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Right Americans Feeling Wronged


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#1 TruthVsComfort

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Posted 17 February 2009 - 10:34 PM

This is a documentary on HBO right now if anyone is interested. It has been interesting. Sad, but interesting.

Here is a link talking a bit about it.:

http://www.salon.com...exandra_pelosi/

#2 Carolina Husker

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Posted 17 February 2009 - 10:38 PM

She did a wonderful job on the Ted Haggard documentary on HBO. I'll watch this just for that reason alone.

#3 TruthVsComfort

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Posted 17 February 2009 - 10:43 PM

These people are really passionate but woefully uninformed. They are misguided, good people. Minds clouded by fear/religion.

#4 Davidson Deac II

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Posted 17 February 2009 - 10:54 PM

These people are really passionate but woefully uninformed. They are misguided, good people. Minds clouded by fear/religion.


People always feel that way after their side loses. Doesn't matter if its a election or a football game. Its human nature, and no different for one side than the other.

I have some news for you. The vast majority of people who supported Mccain were sad the night of the election. Then we got up, went to work, and got over it. Just like the losing side of a US election has done since 1796.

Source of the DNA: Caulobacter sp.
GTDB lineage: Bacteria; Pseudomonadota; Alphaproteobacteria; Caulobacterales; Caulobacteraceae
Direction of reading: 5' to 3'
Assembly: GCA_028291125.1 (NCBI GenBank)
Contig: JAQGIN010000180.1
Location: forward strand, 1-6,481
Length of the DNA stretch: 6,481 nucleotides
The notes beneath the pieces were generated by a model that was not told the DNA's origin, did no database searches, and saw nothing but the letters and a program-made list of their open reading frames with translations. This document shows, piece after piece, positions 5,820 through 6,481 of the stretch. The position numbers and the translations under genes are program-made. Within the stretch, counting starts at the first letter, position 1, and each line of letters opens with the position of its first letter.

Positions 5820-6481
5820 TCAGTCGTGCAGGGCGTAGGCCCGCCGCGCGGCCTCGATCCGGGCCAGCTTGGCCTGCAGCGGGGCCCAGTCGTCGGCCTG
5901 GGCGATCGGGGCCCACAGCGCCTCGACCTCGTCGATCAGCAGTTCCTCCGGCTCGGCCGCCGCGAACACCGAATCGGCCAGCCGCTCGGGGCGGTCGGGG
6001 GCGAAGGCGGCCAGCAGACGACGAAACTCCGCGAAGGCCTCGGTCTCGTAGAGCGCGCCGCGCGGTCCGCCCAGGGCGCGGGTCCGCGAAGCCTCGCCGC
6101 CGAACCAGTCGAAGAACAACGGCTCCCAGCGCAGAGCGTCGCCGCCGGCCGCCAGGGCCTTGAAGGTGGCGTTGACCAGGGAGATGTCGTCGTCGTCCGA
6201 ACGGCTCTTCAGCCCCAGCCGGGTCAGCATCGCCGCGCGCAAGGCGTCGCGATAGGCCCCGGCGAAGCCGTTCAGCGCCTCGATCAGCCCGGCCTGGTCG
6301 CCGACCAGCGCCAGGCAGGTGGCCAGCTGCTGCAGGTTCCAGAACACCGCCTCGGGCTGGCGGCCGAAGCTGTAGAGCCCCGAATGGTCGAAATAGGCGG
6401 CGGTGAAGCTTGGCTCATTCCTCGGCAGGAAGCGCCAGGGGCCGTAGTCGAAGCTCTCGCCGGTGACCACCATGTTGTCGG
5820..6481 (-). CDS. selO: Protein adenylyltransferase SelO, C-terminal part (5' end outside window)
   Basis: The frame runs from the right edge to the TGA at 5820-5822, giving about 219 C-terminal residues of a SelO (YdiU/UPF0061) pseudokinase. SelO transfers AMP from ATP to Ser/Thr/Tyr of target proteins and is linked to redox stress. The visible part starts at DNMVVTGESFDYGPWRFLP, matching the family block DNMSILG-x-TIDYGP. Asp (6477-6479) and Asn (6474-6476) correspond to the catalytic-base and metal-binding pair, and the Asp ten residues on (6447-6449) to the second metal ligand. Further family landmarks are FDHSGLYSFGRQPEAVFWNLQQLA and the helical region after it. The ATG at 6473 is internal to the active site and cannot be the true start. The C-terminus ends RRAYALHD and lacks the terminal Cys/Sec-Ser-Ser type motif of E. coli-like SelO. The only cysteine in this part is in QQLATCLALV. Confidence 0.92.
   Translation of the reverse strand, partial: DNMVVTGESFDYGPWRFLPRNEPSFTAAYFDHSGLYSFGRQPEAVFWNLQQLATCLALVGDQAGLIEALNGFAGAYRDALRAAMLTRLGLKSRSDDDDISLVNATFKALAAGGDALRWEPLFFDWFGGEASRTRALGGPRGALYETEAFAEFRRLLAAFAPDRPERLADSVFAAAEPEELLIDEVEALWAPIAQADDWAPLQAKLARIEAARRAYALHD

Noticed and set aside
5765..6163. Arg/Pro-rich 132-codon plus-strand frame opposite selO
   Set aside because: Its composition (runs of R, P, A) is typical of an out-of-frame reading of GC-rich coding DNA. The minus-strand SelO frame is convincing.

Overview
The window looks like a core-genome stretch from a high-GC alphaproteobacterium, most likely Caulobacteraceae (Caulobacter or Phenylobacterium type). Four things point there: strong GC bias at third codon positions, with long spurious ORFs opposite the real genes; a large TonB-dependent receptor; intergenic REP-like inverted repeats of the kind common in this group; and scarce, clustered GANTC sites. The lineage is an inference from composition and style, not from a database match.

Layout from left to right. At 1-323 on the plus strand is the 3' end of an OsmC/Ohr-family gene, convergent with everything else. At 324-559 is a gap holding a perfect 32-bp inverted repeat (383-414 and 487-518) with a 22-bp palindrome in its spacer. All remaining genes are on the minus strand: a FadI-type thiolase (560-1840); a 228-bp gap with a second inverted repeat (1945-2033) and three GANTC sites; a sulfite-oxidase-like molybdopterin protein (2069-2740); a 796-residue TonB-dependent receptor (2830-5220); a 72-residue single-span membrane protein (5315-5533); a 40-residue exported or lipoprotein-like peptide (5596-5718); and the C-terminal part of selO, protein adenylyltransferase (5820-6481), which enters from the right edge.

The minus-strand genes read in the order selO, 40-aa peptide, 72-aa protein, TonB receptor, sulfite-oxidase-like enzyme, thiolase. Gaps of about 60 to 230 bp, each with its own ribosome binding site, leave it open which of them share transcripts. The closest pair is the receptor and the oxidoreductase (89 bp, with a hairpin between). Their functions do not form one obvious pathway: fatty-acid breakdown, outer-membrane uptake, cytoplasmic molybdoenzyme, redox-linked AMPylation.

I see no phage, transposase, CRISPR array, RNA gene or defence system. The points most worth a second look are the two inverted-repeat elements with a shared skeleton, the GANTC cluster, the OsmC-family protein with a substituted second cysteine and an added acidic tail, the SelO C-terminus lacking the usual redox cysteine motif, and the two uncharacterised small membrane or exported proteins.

Edited by Davidson Deac II, 17 February 2009 - 10:58 PM.


#5 Fiz

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Posted 17 February 2009 - 11:01 PM

this isn't like the dems in 00 at all actually


Edited by Fiz, 17 February 2009 - 11:29 PM.


#6 Htar

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Posted 17 February 2009 - 11:25 PM

Good read...So nice to hear a lib admit the media obsession with Obama...No doubt that it did play a part in the election.

The Republicans will have to take their medicine, lick the wounds, and get back to it.

#7 Murph

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Posted 18 February 2009 - 09:09 AM

I don't want to paint the whole lot of the Republican base as mean-spirited and cruel and unfriendly. To me it's more interesting to focus on the real Christian conservatives who didn't agree with anything I had to say but invited me over for dinner so that we could talk about it.